Although the carbon dioxide lasers have been proven safe and effective for partial meniscectomy of the knee, the Ho:YLF (virtually the same laser wavelength as the Ho:YAG) laser has proven to be equivalent, if not superior, to carbon dioxide lasers in both in vitro and in vivo comparative studies. The results of these studies demonstrate that the Ho:YLF and Ho:YAG lasers are capable of producing carbon dioxide laser-like ablation craters in autopsy specimens, bovine meniscus, sclera, and cornea with a substantial equivalence in thermal damage to the surrounding tissue. The major difference between the Ho:YLF laser and the carbon dioxide laser is that the Ho:YLF can produce effective laser ablations in a fluid field instead of a dry field found in the laser delivery of carbon dioxide lasers. The tissue cutting properties, coupled with the ability to transmit laser radiation through a conventional quartz optical fiber, which cannot be accomplished with the carbon dioxide laser, and the ability for laser delivery in a fluid environment show the solid state lasers having a wavelength of 1.8 to 2.2.mu. to be effective surgical tools.
The foregoing and other objectives, features and advantages of the invention will be more readily understood upon consideration of the following detailed description of certain preferred embodiments of the invention, taken in conjunction with the accompanying drawings.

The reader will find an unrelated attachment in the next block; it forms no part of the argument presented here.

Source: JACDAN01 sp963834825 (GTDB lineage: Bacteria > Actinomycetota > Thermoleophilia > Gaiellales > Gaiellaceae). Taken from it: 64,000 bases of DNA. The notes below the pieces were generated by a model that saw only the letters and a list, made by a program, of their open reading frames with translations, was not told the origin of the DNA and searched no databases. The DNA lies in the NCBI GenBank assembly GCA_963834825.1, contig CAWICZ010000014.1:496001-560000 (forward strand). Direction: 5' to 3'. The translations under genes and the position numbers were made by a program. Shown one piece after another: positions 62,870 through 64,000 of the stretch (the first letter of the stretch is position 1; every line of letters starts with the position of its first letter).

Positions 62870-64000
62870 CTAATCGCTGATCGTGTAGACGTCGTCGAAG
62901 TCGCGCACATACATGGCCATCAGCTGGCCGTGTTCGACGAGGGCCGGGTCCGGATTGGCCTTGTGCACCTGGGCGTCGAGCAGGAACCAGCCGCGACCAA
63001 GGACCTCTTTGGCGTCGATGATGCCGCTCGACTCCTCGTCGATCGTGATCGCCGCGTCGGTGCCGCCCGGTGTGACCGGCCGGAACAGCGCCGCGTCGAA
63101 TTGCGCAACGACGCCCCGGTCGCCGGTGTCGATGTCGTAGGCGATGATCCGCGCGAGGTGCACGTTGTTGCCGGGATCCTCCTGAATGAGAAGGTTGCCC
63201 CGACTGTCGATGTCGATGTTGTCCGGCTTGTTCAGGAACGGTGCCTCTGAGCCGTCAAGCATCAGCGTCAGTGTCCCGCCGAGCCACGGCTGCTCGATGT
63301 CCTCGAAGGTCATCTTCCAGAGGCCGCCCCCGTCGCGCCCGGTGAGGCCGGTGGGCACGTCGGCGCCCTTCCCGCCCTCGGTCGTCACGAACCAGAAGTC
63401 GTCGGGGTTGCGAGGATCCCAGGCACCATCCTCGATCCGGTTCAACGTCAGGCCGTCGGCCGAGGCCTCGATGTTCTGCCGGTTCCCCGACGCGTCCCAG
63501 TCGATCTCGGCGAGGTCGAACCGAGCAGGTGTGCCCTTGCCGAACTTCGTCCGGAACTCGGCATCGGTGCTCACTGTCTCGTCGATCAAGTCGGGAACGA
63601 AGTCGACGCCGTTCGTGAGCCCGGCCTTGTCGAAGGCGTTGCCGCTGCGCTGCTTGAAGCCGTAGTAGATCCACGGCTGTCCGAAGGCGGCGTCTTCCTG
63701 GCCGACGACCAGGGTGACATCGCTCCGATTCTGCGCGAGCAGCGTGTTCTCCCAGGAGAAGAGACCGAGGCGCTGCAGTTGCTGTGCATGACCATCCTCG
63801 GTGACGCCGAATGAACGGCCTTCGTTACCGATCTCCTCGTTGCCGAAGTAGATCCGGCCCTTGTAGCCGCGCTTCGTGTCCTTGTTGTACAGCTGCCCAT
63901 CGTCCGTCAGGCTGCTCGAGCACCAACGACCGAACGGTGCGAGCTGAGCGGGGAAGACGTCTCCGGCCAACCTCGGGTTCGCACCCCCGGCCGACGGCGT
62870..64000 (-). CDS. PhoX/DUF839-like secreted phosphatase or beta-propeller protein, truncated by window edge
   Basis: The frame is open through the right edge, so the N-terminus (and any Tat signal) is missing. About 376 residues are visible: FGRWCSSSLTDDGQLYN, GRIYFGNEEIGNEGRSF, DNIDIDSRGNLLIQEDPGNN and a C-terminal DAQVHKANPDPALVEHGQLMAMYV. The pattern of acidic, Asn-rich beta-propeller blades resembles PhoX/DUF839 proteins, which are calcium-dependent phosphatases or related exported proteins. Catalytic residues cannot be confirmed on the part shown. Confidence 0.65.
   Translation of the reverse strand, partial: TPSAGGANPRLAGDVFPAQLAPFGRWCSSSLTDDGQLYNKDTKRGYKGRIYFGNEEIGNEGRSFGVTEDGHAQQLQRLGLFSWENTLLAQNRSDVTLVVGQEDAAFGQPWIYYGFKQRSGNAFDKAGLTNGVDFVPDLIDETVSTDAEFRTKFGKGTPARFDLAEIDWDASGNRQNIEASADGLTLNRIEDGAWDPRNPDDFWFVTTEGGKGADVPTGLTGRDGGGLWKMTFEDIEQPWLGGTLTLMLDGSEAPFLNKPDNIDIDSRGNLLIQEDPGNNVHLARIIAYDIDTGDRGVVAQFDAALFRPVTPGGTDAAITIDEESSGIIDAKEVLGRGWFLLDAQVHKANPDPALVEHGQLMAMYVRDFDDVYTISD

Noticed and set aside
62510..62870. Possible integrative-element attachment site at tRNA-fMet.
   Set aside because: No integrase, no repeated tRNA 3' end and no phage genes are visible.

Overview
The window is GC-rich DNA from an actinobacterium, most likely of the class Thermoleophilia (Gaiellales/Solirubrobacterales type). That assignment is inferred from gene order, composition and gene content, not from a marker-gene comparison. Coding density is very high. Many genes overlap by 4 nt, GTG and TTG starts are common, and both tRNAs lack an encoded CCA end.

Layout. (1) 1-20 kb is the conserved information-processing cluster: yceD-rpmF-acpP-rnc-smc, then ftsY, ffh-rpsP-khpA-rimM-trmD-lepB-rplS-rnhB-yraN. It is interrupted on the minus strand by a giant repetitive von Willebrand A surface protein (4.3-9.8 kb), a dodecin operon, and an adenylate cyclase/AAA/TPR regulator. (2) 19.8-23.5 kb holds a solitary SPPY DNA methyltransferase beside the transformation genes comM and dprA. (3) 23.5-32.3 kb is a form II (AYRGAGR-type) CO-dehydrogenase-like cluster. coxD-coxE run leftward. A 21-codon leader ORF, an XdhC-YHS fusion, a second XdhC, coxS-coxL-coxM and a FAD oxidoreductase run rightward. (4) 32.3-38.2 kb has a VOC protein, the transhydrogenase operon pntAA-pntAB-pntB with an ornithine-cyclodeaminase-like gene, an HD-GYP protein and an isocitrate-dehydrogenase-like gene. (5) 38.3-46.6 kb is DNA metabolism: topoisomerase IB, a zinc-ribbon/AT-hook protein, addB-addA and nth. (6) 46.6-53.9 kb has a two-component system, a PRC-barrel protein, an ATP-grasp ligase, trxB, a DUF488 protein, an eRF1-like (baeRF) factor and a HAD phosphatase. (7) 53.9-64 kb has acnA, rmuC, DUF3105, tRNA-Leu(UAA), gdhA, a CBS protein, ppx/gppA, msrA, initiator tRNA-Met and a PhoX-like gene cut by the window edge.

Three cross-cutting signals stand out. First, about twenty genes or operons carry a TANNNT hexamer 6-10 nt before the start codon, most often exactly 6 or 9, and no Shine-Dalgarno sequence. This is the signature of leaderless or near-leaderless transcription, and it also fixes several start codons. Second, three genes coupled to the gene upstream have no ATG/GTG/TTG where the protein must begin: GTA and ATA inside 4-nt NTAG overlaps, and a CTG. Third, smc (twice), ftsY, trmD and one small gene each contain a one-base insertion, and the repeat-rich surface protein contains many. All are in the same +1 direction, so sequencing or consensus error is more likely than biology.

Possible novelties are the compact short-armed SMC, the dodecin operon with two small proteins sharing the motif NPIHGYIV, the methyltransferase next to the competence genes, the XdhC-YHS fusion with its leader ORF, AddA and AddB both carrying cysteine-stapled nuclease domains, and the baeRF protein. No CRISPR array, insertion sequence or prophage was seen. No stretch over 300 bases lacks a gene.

Referring now to FIG. 1, a holmium:yttrium-aluminum-garnet (Ho:YAG) laser 10 is used as the light source. The laser could be, for example, a Ho:YAG surgical laser (2.1.mu. wavelength). A focusing lens (not shown) couples the laser energy to a low OH dry silica fiber 12 of suitable core diameter. Such a fiber might be, for example, a 200-600 micron diameter, low-OH, silica optic fiber. It has also been found that at plastic clad silica ("PCS") fiber of the same diameter range is effective. The fiber typically produces no more than a 15% transmission loss over lengths of ten meters. For delivery of laser energy to the tissues, the fiber 12 is mounted in a shaft 16 of suitable gauge, with a surgical handle 14 attached. FIG. 3 illustrates the output tip 20 of the endoscope. As shown therein, the delivery end of the fiber 12 is reduced in diameter and is received in and supported by a fitting 18. The output tip 20 is used in direct or near direct contact with the target tissue. Direct contact maximizes ablation efficiency and minimizes thermal damage to adjacent tissue structures. The tip 20 may be deliberately backed away from the target tissue to obtain a hemostatic effect when desired.